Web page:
The New York Times bestselling author of The Physics of Wall Street “deftly explains all you wanted to know about nothingness—a.k.a. the quantum vacuum” (Priyamvada Natarajan, author of Mapping the Heavens).
James Owen Weatherall’s bestselling book, The Physics of Wall Street, was named one of Physics Today’s five most intriguing books of 2013. In this work, he takes on a fundamental concept of modern physics: nothing. The physics of stuff—protons, neutrons, electrons, and even quarks and gluons—is at least somewhat familiar to most of us. But what about the physics of nothing? Isaac Newton thought of empty space as nothingness extended in all directions, a kind of theater in which physics could unfold. But both quantum theory and relativity tell us that Newton’s picture can’t be right. Nothing, it turns out, is an awful lot like something, with a structure and properties every bit as complex and mysterious as matter. In his signature lively prose, Weatherall explores the very nature of empty space—and solidifies his reputation as a science writer to watch.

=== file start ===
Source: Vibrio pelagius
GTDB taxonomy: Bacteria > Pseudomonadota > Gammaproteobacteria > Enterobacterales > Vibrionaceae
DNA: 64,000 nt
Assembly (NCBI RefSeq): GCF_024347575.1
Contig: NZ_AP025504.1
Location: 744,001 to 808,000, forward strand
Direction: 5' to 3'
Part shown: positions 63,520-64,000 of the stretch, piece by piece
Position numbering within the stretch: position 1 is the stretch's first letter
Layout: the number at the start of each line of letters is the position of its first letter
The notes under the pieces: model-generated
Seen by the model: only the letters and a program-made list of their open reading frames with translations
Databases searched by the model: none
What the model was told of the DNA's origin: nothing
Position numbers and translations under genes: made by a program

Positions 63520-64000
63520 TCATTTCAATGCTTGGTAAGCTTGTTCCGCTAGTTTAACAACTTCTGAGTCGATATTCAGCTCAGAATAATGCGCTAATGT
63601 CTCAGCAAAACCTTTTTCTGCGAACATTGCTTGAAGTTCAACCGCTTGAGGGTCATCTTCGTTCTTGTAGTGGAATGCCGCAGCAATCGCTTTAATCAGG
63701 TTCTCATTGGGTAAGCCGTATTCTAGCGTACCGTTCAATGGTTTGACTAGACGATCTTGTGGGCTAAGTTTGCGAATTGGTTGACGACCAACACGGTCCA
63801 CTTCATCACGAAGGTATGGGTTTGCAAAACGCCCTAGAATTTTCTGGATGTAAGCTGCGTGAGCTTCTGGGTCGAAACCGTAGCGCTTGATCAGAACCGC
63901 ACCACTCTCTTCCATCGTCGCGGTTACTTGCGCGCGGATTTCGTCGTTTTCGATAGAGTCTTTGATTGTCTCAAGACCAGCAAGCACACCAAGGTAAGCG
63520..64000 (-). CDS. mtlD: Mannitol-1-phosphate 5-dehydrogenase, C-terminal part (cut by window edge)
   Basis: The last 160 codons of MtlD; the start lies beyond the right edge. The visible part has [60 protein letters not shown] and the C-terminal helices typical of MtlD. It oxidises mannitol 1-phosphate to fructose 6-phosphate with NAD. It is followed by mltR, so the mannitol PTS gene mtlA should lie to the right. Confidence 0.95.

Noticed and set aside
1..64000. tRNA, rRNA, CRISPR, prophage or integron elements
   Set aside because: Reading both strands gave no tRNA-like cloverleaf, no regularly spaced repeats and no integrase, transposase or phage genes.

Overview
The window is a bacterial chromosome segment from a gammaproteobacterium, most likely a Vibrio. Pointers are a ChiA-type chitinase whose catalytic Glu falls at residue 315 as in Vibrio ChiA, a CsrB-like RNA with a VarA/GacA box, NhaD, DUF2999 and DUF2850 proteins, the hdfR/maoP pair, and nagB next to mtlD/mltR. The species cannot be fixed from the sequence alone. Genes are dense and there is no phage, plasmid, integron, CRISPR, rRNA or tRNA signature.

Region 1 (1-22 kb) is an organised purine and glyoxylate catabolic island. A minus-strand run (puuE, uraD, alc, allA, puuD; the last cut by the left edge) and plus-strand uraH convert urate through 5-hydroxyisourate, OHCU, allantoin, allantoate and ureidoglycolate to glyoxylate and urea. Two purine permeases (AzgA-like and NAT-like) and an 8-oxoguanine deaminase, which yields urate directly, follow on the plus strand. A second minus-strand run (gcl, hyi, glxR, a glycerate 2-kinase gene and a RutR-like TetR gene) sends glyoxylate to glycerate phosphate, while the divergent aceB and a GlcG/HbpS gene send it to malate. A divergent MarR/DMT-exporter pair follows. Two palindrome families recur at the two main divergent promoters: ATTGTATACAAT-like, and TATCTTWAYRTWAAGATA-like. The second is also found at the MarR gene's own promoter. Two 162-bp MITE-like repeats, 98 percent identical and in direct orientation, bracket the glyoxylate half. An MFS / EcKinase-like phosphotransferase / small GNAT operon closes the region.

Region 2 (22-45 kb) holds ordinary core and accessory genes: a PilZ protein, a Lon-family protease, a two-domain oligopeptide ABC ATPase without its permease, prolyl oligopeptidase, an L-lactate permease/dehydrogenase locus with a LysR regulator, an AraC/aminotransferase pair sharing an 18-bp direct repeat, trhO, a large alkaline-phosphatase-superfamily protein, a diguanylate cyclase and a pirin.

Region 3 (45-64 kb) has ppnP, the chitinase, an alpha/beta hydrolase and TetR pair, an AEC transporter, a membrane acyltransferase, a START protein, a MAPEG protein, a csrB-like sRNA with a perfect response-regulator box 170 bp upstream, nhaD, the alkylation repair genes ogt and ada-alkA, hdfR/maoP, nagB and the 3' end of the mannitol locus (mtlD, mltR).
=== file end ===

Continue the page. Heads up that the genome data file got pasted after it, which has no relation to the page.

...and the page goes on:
Included on the 2017 Best Book List by the American Association for the Advancement of Science (AAAS)
“An engaging and interesting account.”—The Economist
“Readers get a dose of biography while following such figures as Einstein, Dirac, and Newton to see how top theories about the void have been discovered, developed, and debunked. Weatherall’s clear language and skillful organization adroitly combines history and physics to show readers just how much ‘nothing really matters.’”—Publishers Weekly